It was a moral choice for the sake of a modernist and progressive future – one that was generously respected and adopted by even the most extreme strains of left-wing or the right-wing partisan thoughts, till very recently.
Now, revisionist investments in the 'politics of identities' pertaining to individual religion, caste, region, language or even eating habits, dominates popular passions. What was on the fringes or at least confined to regional levels, is now unabashedly mainstream.
The growing normalcy of 'us-versus-them' has ensured frighteningly limited choices onto the designated 'them' or 'others'. The decidedly small spirited throes that fuelled the 'two nation theory' that rationalised an illiberal, regressive and puritanical justification for an imperfect country like Pakistan, now ironically stare at us.
Despite all its shortcomings, failures and inefficiencies, the marvellous experiment of Indian democracy had historically persisted, and in many ways was even ahead of the so-called advanced democracies of the West. Such as, in terms of truly empowering its religious/ethnic minorities (the US has till now not had a 'minority' Head of State), empowering women (with women adorning the highest offices much before the West), by affording progressive societal policies (think, the latest overturning of Roe versus Wade vis-à-vis Indian laws on abortion) etc.
But that was the past, what of now? Are we still on the same path, or one of undeclared majoritarianism? Is 'the majority' more inclusive today? Do the 'minorities' feel safer than before? Have our rankings in the global indexes of meaningful parameters like Freedom of Press, Democracy, Human Development etc., improved or deteriorated?
Can our current normal of 'manufactured emotions', reinterpretative history and make-believe destiny allow a commensurate 'Rishi Sunak' moment, in terms of electoral considerations? Are we accommodating enough, or would we be tempted to name-shame such a person's religious or ethnic status, cast personalised aspersions, such as about migration, or even casually use terms like 'anti-national'?
Even the fact that Rishi Sunak's wife still holds her Indian passport, instead of opting for a British one, is seemingly not germane (concerns on tax evasion certainly exist, but his wife's Indian passport does not make Sunak's electoral bid any less patriotic).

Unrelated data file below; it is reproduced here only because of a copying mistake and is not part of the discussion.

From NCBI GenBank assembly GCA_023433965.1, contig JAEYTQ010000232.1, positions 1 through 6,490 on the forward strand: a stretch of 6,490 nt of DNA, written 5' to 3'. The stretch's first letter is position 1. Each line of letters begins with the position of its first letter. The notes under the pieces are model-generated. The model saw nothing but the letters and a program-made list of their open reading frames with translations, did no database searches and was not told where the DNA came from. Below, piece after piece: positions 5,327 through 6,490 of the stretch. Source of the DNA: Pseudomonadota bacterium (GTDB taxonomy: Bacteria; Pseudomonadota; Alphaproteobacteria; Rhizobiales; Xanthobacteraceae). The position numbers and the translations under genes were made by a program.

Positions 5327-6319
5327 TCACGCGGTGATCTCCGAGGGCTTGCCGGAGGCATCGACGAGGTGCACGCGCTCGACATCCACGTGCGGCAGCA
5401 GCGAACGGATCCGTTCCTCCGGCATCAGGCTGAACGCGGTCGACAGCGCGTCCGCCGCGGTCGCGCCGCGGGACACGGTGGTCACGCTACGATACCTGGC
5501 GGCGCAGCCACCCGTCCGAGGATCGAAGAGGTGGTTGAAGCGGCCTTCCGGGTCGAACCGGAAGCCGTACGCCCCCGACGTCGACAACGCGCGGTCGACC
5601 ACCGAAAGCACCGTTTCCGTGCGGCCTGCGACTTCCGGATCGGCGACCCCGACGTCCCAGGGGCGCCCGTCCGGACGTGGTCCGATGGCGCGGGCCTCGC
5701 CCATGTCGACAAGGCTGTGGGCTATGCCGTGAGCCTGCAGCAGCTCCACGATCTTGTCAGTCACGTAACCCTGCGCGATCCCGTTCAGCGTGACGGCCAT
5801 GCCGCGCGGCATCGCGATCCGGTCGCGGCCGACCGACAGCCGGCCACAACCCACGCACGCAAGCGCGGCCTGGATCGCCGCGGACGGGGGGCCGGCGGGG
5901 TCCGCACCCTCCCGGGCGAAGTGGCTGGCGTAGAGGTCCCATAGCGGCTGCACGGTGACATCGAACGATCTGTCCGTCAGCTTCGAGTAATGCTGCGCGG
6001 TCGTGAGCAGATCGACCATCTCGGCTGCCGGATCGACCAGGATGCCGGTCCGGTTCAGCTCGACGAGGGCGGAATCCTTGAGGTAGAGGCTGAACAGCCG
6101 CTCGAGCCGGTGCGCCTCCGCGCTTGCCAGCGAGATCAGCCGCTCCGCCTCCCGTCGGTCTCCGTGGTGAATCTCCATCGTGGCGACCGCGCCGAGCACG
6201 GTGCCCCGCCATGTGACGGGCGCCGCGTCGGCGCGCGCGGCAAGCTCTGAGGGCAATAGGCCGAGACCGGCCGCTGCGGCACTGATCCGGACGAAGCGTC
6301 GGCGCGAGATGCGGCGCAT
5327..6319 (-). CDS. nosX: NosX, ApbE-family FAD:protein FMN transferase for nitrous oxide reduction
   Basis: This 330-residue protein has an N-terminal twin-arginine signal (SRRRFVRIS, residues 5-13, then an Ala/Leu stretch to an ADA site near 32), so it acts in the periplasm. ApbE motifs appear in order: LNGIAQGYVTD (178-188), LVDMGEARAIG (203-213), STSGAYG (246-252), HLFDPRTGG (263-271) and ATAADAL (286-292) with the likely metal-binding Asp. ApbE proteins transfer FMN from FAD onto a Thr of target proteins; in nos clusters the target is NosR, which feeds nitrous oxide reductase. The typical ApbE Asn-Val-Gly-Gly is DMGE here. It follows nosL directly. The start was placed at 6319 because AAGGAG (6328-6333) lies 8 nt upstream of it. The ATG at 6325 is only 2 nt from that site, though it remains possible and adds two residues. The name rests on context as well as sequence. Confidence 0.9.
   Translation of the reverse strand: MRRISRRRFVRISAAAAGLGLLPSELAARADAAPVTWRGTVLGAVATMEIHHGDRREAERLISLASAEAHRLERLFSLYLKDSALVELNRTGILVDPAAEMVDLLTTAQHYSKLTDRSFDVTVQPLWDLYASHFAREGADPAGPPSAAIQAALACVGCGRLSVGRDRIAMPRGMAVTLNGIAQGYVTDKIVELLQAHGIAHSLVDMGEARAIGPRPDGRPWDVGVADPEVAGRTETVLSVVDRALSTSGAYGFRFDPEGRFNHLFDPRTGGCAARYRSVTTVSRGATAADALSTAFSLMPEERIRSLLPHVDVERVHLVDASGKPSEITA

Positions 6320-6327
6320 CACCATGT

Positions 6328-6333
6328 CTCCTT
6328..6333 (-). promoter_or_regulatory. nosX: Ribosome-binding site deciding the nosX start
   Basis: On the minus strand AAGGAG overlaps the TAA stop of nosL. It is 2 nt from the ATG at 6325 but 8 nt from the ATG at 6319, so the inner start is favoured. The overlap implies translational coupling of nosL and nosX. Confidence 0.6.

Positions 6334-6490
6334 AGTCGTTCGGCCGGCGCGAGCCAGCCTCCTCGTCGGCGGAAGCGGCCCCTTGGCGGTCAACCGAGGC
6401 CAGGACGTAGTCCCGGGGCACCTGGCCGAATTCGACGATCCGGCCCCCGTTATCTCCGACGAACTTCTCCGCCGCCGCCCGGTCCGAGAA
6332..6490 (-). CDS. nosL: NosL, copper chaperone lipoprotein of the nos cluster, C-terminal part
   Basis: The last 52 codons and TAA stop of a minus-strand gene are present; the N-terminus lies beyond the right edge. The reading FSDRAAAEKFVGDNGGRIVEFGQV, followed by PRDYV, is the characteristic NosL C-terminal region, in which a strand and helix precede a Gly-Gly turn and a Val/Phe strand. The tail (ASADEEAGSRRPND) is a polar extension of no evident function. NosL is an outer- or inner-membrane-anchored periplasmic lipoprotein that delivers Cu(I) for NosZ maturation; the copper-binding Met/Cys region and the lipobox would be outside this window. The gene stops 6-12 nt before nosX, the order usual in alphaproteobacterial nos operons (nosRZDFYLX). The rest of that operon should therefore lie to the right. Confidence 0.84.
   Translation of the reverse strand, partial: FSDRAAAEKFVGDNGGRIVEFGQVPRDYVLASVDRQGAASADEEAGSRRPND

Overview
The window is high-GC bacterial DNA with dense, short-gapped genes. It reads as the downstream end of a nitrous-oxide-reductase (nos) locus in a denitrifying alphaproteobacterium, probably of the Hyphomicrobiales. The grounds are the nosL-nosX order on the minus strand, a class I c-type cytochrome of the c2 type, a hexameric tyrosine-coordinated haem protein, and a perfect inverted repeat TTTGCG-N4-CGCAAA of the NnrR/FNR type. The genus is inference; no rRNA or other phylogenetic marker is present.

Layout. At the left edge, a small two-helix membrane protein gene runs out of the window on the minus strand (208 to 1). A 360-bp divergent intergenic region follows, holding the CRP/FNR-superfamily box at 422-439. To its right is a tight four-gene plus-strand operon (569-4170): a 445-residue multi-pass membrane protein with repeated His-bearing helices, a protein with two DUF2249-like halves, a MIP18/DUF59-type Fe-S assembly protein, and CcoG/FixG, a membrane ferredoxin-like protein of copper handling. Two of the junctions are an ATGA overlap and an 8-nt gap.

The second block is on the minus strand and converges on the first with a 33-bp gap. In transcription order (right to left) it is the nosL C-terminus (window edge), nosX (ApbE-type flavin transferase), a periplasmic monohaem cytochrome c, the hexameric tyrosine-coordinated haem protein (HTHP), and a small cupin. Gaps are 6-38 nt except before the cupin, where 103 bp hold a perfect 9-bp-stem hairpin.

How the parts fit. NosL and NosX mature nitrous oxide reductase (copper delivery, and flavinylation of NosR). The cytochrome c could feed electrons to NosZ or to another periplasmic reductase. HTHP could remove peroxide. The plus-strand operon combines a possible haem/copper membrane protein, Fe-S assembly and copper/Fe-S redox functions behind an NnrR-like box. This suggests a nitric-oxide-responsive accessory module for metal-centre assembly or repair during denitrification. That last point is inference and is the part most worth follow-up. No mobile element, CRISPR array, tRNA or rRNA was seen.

Despite its bloody and shameful history of undeniable racism and colonisation, the United Kingdom has seemingly healed and altered for the better – but where are we, with our civilisational and moral moorings, headed?
The sun may have truly set on the British Empire, and its former colonies may have indeed powered their way through the benefit and tailwind of wisdom, progressive thinking and politics of its founding fathers/mothers – but are we walking on the same path, even today?
These are hard questions to answer and will depend on whom they are posed, but hand it to the British for once, for they nearly made an ethnic Indian who proudly wears his religious beliefs on his sleeves, occupant of 10 Downing Street.
Churchill may be turning in his grave on the recent developments in Great Britain – but they are certainly better for recognising all their citizens as equals, irrespective of their religion, colour, ethnicity, language or whatever bland (or spicy) food that they eat!
So, while we seek vicarious pride on the success of the Indian diaspora – ponder on the plausibility of a reverse 'Rishi Sunak', in our context. The consideration should always be meritocracy and not 'identity'.
Lt. Gen. Bhopinder Singh (born 30 June 1946) is the former Lieutenant Governor of The Andaman and Nicobar Islands and Pondicherry and an Indian Army officer who was awarded the PVSM. Views are personal.